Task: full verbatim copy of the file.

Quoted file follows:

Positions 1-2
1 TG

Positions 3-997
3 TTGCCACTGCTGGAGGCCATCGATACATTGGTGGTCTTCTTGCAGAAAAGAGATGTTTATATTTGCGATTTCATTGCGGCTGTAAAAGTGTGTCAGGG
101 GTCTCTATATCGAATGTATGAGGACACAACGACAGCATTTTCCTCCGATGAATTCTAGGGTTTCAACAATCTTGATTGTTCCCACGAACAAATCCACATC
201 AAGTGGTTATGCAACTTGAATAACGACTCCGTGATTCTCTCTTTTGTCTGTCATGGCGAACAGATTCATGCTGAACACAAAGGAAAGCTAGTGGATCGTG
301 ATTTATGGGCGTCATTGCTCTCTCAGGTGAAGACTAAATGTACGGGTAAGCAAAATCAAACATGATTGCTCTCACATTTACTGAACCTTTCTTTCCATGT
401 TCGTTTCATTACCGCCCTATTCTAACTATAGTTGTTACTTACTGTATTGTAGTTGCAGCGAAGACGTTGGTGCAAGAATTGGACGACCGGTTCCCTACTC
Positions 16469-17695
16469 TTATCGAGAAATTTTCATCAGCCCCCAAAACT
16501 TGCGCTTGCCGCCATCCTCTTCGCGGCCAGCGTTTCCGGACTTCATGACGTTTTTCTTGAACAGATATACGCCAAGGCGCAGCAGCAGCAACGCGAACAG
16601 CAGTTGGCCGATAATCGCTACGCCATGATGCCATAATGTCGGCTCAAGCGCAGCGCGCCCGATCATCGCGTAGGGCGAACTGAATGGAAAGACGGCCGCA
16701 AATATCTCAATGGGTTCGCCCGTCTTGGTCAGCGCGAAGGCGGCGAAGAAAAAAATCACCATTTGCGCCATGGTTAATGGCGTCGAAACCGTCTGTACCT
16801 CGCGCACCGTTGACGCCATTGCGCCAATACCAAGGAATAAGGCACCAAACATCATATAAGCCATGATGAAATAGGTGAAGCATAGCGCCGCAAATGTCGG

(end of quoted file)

Positions 1-2
1 TG

Positions 3-997
3 TTGCCACTGCTGGAGGCCATCGATACATTGGTGGTCTTCTTGCAGAAAAGAGATGTTTATATTTGCGATTTCATTGCGGCTGTAAAAGTGTGTCAGGG
101 GTCTCTATATCGAATGTATGAGGACACAACGACAGCATTTTCCTCCGATGAATTCTAGGGTTTCAACAATCTTGATTGTTCCCACGAACAAATCCACATC
201 AAGTGGTTATGCAACTTGAATAACGACTCCGTGATTCTCTCTTTTGTCTGTCATGGCGAACAGATTCATGCTGAACACAAAGGAAAGCTAGTGGATCGTG
301 ATTTATGGGCGTCATTGCTCTCTCAGGTGAAGACTAAATGTACGGGTAAGCAAAATCAAACATGATTGCTCTCACATTTACTGAACCTTTCTTTCCATGT
401 TCGTTTCATTACCGCCCTATTCTAACTATAGTTGTTACTTACTGTATTGTAGTTGCAGCGAAGACGTTGGTGCAAGAATTGGACGACCGGTTCCCTACTC
Positions 16469-17695
16469 TTATCGAGAAATTTTCATCAGCCCCCAAAACT
16501 TGCGCTTGCCGCCATCCTCTTCGCGGCCAGCGTTTCCGGACTTCATGACGTTTTTCTTGAACAGATATACGCCAAGGCGCAGCAGCAGCAACGCGAACAG
16601 CAGTTGGCCGATAATCGCTACGCCATGATGCCATAATGTCGGCTCAAGCGCAGCGCGCCCGATCATCGCGTAGGGCGAACTGAATGGAAAGACGGCCGCA
16701 AATATCTCAATGGGTTCGCCCGTCTTGGTCAGCGCGAAGGCGGCGAAGAAAAAAATCACCATTTGCGCCATGGTTAATGGCGTCGAAACCGTCTGTACCT
16801 CGCGCACCGTTGACGCCATTGCGCCAATACCAAGGAATAAGGCACCAAACATCATATAAGCCATGATGAAATAGGTGAAGCATAGCGCCGCAAATGTCGG